seriously, just google 'yoga mountain' sometime
Unless one of your new year's resolutions has been to avoid the internet since we ticked over into the first of January, then it's unlikely you've been spared the slew of feel good, do good, get the life/body/romance you want, here's why your resolutions won't stick, how to transform your life in 5 easy steps, stock photography of someone standing on a mountain in a yoga pose articles.

New year, new you. While every day is a blank page, the first day of the new year is like the first page in a leather-bound moleskine, a Dear Diary of endless possibilities that, much like my own attempt at journaling, start off with the best of intentions but that eventually wind up bitching about that thing that person did that time, zomg. A native of the antipodes, the push to step up when the clock strikes 12 on December 31st (or at the very least once the hangover has gone) is even further fueled by the fact that it's high summer. How easily the determination to feast only on fresh juice and salads is coerced by our Home and Away lifestyle of long sunny days on white sandy beaches.
Now, I'm as guilty as the next person when it comes to imagining 'this year will be different', only to find that - unless I did something especially monumental such as changing countries and/or jobs (ok, to be fair I do keep doing that) - it's generally very much the same as it ever was by the time December the 31st rolls around again. Plus or minus a couple of kilos (usually plus). Back in the real world of 9-5 workdays and grocery shopping at 6pm on Tuesday, routine mostly gets the upper hand on the best of intentions 9 times out of 10.

To be honest I was very nearly going to follow this merry trend of posting my annual to-do list. My personal situation is in a lot better shape than it has been in quite a while and so I've been thinking a little more imaginatively about what I could or should do with my year. I got as far as writing up a draft before deciding it was self indulgent and boring and really only a conversation worthy of post new years socialising over one of the glasses of wine I promised myself I wasn't going to have...

But I have been reading a dozen a day of those Seize the Year motivational posts over the last couple of weeks and I'm here to break it down, without the aid of crunchy homemade granola mountaintop yoginis or images of salad.
Salad! Nothing makes us happier than salad!
1. January the 1st doesn't mean anything. Yes, it can be a fun and much needed psychological boost, but it's really just our collective decision about where one rotation of the sun ends, and the next begins. We shouldn't be looking at our lives in terms of neatly defined blocks that start anew once a year. Any day you choose can be the day you decide on your fresh start, and it's always better to start when you're ready rather than when it's forced on you. And to be clear in your intentions of why you want to make changes.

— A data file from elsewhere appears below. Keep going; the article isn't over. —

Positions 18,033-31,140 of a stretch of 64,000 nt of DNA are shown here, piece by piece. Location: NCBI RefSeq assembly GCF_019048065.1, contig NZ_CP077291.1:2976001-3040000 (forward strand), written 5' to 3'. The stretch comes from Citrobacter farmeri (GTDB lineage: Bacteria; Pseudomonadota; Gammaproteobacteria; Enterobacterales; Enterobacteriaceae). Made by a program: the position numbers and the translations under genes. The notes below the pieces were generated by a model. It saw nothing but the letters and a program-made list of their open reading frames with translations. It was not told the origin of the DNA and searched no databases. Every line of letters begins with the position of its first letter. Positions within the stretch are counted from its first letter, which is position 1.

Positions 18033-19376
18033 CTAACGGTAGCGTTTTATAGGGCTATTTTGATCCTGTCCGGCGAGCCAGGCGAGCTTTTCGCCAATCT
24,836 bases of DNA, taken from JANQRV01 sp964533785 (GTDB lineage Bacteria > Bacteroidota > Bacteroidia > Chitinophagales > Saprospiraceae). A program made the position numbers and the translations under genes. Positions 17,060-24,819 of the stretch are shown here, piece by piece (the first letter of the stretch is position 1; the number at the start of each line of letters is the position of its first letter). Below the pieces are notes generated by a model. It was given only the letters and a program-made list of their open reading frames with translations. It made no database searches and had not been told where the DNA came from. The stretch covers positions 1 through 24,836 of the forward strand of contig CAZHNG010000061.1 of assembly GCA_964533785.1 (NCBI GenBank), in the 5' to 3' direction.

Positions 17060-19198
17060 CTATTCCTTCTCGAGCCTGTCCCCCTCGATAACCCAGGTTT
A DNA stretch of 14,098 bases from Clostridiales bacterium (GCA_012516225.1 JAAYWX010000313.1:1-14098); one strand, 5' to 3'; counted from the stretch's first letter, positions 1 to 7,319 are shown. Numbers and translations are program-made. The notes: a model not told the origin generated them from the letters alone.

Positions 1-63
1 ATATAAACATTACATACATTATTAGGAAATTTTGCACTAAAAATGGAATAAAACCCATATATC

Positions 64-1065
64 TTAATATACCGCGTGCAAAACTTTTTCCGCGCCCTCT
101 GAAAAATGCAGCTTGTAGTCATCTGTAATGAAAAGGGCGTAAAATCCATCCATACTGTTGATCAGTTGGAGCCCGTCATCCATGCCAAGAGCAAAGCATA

2. If you really enjoy the idea of January 1st being your annual new start boost, that's fine - I can relate! But you don't have to change everything, at once. Try one goal at a time and ease into it. Is your goal to exercise more? (of course it is, it always is). Start with a regular but achievable exercise plan and develop it from there. If you can't stick at one change, how do you expect to manage half a dozen? Consistency is key, and I know this because I'm lazy and inconsistent.

3. If you're feeling stuck in a rut, try making small changes to your routine. Change your daily walk route, try a different restaurant, prepare something completely different for breakfast (no, not vodka), update your CV (you should always keep it updated, you never know...), change your morning alarm ring - and don't look at your phone first thing in the morning (I thought this was just one of my weak pathetic human bad habits but recently learned that it's a very common habit for all of us)

4. Pay up front, but don't be stupid about it.
6-8 week blocks of whatever new thing you're interested in taking on are fantastic. They're basically the only way I can get myself to do anything and they're good for several reasons; a) you've paid up front and usually that counts for something for at least 4 weeks in everyone's mind b) you're generally starting to see some small and encouraging progress by the 4 week mark c) the financial loss isn't too bad if you decide you can't be bothered after a couple of weeks and d) you're only committed for short blocks of time.

5. Don't transform your enthusiasm into consumerism.
So you've decided you're going to take up cross country skiing? Great! But before you start giving your credit card a workout on electrically heated gloves and NASA-approved ski suits with in-built GPS navigation units that run on pixie dust, make sure it's something you've really committed to. How many of us have spare rooms stuffed with unused gym equipment, potting wheels, dressmaker dummies or Swiss exercise balls? Try some classes, rent equipment or borrow from a friend first if you can. If the image you present while doing something is as - or more - important to you than the thing you're doing, then you're doing it for the wrong reasons (unless of course you're training to be a fashion model, in which case, carry on).
Having said that, it's always a good idea to invest in a decent pair of fitted running shoes. Even if you only ever end up wearing them to walk to the shops.

Happy 2014 everyone!
.............Maybe I should go for a run....

No comments